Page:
Week 11 Lecture: Public Relations: Government and non-profit public relations
Discussed in the week 11 class was the look of public relations in the government and non-profit organisation through:
- role and purpose of PR in the public sector
- Government v Political public relations
- PR in the third sector
- Challenges and issues for non-profit communication
The stories linked to the areas above were Woolworths losing profit due to not listening to customers, Subway’s rebranding of itself and the issue of gun laws in America. Each of these stories looks at how companies need to listen to the public and how they can make the public listen to them.
In the discussion of American Gun Laws, America has chosen to keep the law that people are allowed to own guns, this has since become a mass problem due to the mass shootings and gun murders that occur daily in America. The US now averages almost one mass shooting per day (where four or more people are shot), with 1125 killed in such attacks since the start of 2013. In that time there have been 32,000 firearm deaths in total in the US. In June, Dylann Roof murdered nine people at a Charleston church, a race-motivated attack that Vester Lee Flanagan (aka Bryce Williams) cited as the catalyst for his sickening crime at WDBJ-TV (Young, M., 2015).
Before all the deaths American strongly opposed ideas of stopping people from owning guns, the actions being shown today begin to question the reason behind letting the law continue and how the popular decision is not always the right decision in this instance. One of the struggles with changing people’s opinion in the public sector is:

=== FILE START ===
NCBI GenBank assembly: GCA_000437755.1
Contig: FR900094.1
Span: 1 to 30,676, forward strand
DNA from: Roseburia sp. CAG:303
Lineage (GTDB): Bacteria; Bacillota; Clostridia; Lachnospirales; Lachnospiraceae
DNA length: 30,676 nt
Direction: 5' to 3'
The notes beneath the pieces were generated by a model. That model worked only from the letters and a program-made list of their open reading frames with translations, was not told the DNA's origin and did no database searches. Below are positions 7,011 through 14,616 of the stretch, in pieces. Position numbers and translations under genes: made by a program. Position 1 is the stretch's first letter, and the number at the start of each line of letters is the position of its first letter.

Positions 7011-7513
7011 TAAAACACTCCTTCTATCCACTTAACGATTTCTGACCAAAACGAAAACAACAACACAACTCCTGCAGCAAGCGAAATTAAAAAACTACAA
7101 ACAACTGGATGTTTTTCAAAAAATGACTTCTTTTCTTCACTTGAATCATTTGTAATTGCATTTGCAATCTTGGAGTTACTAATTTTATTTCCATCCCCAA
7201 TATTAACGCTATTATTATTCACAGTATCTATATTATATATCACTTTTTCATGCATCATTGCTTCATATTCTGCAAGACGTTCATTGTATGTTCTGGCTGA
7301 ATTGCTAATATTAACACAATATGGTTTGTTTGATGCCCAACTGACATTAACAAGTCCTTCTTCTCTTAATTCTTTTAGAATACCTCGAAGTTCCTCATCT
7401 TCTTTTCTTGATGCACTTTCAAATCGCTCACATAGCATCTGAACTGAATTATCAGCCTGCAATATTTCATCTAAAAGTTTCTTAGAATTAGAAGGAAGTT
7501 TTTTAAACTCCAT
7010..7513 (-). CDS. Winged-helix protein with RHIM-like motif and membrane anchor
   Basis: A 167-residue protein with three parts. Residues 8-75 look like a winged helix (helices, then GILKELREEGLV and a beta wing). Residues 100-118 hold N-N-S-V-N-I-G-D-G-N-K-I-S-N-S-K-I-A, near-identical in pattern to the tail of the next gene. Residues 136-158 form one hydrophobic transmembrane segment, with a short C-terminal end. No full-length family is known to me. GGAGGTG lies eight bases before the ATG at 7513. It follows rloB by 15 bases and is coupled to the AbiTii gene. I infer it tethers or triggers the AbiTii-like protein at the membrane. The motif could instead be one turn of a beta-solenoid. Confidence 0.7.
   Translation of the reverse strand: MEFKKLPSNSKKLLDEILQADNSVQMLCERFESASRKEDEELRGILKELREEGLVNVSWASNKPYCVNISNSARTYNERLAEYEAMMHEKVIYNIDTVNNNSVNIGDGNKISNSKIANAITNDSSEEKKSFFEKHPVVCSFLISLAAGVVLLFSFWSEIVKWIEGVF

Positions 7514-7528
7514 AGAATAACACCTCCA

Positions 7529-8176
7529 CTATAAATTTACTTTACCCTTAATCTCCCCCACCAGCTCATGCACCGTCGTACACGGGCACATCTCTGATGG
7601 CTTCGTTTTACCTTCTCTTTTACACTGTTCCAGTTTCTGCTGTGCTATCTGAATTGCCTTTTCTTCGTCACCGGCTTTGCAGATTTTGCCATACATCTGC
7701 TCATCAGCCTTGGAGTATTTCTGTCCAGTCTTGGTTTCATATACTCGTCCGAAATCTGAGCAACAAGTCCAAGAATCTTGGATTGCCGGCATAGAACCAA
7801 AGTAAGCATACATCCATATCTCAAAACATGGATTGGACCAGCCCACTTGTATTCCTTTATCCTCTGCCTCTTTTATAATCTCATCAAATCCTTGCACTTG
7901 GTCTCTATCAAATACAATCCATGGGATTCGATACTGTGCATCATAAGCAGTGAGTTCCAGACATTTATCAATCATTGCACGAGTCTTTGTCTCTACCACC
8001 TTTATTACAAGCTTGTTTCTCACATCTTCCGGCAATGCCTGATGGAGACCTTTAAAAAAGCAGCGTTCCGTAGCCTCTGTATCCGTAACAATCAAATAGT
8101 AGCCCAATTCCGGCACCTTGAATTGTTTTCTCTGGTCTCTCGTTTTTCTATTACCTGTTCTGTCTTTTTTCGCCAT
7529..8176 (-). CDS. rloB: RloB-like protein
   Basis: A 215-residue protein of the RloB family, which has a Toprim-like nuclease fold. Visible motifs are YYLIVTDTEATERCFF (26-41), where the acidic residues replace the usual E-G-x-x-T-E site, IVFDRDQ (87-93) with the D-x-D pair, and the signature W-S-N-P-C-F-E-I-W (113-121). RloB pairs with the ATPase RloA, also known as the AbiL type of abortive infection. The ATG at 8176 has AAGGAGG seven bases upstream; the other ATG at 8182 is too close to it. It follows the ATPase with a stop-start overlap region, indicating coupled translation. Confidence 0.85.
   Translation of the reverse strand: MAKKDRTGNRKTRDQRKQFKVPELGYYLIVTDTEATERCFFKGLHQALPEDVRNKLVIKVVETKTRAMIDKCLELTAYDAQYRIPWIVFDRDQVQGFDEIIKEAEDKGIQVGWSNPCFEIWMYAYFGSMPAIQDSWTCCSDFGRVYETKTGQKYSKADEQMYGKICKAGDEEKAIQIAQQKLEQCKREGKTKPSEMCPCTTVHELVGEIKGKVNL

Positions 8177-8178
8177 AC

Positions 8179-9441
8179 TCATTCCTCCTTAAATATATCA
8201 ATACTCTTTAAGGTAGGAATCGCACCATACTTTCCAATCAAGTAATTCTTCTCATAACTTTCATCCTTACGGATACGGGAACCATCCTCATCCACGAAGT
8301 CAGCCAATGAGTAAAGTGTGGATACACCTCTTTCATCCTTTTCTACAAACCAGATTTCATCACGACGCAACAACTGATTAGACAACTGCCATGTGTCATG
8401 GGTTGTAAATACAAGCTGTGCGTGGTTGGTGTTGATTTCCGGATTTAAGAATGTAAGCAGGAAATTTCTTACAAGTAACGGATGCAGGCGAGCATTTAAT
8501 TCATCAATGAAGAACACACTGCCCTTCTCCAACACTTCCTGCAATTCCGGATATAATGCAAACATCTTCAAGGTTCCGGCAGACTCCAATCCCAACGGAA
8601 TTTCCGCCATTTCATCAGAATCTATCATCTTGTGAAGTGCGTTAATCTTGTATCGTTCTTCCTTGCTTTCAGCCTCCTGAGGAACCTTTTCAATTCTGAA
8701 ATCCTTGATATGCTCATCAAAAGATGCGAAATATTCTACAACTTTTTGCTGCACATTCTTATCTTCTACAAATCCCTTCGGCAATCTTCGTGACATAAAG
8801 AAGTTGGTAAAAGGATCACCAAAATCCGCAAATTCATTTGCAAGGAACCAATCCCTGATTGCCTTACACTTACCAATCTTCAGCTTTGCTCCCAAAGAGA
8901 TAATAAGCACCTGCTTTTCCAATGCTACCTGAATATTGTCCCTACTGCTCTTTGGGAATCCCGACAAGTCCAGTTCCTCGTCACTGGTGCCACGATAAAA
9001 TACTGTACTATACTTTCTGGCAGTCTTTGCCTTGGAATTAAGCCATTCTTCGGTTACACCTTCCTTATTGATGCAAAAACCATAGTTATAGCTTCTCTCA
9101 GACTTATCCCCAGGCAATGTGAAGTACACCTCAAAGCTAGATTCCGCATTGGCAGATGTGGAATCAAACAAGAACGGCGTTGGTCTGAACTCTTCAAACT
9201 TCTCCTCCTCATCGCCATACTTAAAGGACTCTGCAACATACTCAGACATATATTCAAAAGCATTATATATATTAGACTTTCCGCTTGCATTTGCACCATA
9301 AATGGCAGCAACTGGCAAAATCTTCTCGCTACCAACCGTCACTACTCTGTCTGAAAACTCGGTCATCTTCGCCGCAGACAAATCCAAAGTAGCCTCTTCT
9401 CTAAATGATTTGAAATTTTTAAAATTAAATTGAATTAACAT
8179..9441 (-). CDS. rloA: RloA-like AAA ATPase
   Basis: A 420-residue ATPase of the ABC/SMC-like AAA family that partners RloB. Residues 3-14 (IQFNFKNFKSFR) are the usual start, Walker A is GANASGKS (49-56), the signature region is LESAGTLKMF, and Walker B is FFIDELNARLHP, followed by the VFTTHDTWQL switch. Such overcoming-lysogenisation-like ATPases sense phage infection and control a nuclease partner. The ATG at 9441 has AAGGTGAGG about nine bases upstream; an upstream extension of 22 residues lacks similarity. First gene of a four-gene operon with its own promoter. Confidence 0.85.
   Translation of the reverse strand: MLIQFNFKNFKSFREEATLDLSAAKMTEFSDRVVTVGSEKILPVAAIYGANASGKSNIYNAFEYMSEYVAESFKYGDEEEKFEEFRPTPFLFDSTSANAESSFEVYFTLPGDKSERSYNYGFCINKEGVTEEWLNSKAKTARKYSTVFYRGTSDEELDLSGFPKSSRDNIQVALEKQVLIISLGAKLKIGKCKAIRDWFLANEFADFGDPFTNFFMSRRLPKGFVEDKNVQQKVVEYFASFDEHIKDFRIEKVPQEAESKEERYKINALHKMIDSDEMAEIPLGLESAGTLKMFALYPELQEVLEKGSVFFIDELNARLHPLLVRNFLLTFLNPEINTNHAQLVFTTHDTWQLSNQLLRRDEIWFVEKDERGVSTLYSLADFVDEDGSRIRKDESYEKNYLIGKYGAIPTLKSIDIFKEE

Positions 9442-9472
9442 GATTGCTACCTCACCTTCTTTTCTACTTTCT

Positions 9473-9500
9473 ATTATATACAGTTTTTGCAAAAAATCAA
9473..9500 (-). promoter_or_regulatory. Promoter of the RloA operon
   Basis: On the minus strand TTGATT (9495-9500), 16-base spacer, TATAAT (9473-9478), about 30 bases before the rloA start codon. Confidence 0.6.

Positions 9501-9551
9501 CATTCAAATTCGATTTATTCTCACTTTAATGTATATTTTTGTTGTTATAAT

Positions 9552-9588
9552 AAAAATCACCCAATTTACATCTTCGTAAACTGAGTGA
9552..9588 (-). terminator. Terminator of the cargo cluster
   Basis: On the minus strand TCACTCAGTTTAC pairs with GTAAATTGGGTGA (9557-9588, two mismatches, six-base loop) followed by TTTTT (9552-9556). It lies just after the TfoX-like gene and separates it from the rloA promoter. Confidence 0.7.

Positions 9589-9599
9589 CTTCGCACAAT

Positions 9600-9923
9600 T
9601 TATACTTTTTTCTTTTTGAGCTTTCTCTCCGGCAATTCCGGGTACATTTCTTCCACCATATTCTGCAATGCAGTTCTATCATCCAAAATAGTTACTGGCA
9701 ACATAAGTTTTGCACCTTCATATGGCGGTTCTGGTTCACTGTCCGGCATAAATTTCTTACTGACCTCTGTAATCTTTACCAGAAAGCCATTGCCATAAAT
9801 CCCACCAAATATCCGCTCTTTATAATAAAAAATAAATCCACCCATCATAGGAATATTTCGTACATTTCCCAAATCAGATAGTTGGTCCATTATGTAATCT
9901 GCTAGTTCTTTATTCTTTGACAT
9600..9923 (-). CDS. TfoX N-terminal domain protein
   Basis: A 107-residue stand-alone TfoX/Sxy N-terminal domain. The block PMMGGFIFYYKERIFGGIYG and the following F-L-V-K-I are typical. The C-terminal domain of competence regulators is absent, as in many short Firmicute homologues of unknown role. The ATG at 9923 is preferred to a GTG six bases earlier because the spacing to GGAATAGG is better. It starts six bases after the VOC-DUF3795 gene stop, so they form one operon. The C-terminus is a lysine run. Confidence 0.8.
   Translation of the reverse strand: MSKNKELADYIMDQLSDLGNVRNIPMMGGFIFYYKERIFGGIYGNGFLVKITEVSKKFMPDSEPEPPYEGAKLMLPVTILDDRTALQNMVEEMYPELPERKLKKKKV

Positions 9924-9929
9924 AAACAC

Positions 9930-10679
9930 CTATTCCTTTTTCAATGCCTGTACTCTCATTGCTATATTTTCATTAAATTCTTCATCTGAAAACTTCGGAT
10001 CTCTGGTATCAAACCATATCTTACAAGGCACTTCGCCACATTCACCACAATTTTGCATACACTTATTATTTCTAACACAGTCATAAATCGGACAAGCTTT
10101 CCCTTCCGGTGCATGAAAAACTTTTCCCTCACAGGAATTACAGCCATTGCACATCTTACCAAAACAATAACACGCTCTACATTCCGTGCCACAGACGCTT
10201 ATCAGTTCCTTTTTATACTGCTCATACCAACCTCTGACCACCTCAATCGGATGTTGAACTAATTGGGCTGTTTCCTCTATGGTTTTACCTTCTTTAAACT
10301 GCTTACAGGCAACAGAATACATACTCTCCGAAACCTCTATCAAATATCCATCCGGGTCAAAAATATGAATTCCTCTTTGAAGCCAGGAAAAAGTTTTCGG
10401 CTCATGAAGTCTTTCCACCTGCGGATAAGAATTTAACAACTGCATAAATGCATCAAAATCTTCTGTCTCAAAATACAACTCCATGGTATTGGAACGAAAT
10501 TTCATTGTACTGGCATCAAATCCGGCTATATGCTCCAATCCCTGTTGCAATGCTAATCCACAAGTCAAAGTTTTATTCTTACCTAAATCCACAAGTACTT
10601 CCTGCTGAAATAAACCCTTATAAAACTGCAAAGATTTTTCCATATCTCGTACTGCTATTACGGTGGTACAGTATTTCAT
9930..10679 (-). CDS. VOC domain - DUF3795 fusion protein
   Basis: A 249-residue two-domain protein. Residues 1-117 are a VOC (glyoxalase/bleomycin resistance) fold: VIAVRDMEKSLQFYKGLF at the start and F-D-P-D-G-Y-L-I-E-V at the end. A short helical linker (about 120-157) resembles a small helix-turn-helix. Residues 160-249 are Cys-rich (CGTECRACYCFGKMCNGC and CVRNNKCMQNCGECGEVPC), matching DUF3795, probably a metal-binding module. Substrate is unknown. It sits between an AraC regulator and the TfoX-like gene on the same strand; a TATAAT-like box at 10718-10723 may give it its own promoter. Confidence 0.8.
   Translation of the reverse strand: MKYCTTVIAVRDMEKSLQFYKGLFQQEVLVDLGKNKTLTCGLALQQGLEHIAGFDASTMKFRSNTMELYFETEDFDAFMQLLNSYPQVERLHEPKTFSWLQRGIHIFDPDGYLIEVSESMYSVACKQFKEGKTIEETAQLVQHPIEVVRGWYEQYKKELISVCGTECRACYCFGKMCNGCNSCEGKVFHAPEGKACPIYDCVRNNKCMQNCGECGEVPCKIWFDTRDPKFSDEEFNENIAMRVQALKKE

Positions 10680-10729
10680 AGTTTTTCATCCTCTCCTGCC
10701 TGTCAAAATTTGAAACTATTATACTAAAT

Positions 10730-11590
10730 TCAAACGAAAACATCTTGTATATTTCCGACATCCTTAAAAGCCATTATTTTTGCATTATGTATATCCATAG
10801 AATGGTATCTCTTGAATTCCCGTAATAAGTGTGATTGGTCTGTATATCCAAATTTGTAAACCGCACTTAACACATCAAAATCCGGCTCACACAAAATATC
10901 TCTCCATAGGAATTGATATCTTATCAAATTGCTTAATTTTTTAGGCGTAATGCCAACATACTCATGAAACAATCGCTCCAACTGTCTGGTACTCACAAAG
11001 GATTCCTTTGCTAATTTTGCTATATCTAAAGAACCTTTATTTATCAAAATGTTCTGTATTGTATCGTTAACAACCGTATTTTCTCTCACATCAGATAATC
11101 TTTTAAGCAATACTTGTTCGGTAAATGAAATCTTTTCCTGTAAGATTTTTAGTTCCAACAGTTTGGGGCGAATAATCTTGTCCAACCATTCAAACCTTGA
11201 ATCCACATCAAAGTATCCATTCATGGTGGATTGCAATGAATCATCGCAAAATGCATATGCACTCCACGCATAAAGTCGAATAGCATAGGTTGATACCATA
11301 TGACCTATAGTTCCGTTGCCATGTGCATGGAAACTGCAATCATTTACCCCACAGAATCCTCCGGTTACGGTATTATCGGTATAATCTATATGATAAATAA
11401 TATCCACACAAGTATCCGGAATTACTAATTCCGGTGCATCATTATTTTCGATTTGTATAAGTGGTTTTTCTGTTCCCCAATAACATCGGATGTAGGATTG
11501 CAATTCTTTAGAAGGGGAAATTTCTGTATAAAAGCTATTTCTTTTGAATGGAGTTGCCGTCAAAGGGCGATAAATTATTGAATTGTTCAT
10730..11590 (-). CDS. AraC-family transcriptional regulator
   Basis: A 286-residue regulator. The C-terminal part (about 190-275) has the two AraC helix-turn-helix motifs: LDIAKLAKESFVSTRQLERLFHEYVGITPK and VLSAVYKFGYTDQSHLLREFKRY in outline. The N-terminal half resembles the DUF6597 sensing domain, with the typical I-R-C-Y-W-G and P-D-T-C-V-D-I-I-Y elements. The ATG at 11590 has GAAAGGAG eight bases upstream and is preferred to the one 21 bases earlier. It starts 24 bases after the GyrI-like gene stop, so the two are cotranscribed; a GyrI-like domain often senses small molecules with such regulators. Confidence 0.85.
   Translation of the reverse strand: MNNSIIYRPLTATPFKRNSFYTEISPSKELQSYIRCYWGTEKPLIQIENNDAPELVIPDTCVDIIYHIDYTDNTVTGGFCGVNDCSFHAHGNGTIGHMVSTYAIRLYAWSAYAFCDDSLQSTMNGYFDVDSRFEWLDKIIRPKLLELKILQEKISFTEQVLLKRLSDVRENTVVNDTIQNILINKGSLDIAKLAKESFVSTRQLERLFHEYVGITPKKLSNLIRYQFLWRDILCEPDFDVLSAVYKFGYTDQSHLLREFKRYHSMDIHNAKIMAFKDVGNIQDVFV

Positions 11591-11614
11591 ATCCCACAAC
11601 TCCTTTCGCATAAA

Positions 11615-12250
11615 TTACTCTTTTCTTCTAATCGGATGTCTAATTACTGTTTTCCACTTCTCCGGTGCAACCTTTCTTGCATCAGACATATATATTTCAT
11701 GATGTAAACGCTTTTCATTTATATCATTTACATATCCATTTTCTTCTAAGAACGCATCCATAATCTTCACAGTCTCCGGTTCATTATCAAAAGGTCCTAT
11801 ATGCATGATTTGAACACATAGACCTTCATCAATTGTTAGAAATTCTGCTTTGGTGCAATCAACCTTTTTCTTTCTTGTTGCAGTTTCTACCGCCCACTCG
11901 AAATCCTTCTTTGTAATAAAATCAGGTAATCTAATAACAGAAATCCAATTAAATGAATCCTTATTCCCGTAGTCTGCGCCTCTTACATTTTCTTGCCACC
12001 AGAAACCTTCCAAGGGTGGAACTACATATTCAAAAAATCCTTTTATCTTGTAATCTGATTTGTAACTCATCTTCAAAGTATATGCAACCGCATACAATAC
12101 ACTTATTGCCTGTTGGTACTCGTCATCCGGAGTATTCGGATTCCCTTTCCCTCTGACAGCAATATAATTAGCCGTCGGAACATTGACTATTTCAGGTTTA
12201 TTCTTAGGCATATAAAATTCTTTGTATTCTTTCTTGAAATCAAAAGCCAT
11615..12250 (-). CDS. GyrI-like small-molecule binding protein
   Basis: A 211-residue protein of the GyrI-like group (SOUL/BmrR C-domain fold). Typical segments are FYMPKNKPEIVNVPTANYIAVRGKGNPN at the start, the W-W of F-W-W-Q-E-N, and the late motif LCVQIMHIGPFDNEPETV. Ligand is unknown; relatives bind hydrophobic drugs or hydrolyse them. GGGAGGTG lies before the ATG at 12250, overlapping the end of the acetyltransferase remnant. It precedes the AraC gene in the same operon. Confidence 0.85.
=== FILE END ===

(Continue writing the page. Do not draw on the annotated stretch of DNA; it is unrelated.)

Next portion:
- Size and Complexity;
- Community expectations of government responsibility; and
- Growth in adversity (lobbying)
The American Government has struggled with the question of should they stop the guns? For years they have said no, it is there right to bear arms and to carry a firearm with them. In the video below it is a segment by SBS on gun shootings in the United States. They have dubbed summer the summer of mass shootings. They also show a video made to show what to do in the instance of a gunman in your building and the actions you should take to survive. A swat team officer also goes to schools and teaches teachers what to do in the event of a gun man in the school and the possible exits that they can take in their own school.
Through this issue the debate on being a government that is intent on being ethical and doing good must be proved. The United States government needs to look at the ‘fourth sector’ which is a society based business model. Sabeti explains the reason behind this. Our current model of capitalism has generated prosperity and improved the quality of life, but not without undesirable environmental and social consequences. Calls for its reform are getting louder, and many approaches have been put forth. Government and markets must recognise and support for-benefits as an equally legitimate model (2011, pp.12).
The activities that happen in the ‘fourth sector’ are:
- corporate social responsibility (reference in week 10 blogpost)
- cause-oriented marketing and purchasing
- venture philanthropy
- social investing
Applying these activities to the gun law issues through the government and gun supporting organisations could change the opinion on the majority of American’s pro-guns. The debate will continue, hopefully America will soon realise the tragedies that have happened and continue to happen because of the gun crisis and stop the law and make America are safer place to live, instead of living of fear.
1. Young, M., 2015, The scary fact about gun control in America, News.com, http://www.news.com.au/world/north-america/the-scary-facts-about-gun-control-in-america/story-fnh81jut-1227500840270
2. Wilburn, K., Wilburn, R., 2014, The double bottom line: profit and social benefit: Business Horions, (57), pp. 11-20, http://dx.doi.org/10.1016/j.bushor/2013.10.001
3. Sabeti, H., 2011, The for-benefit enterprise: Harvard Business review, 89 (11), pp. 99-104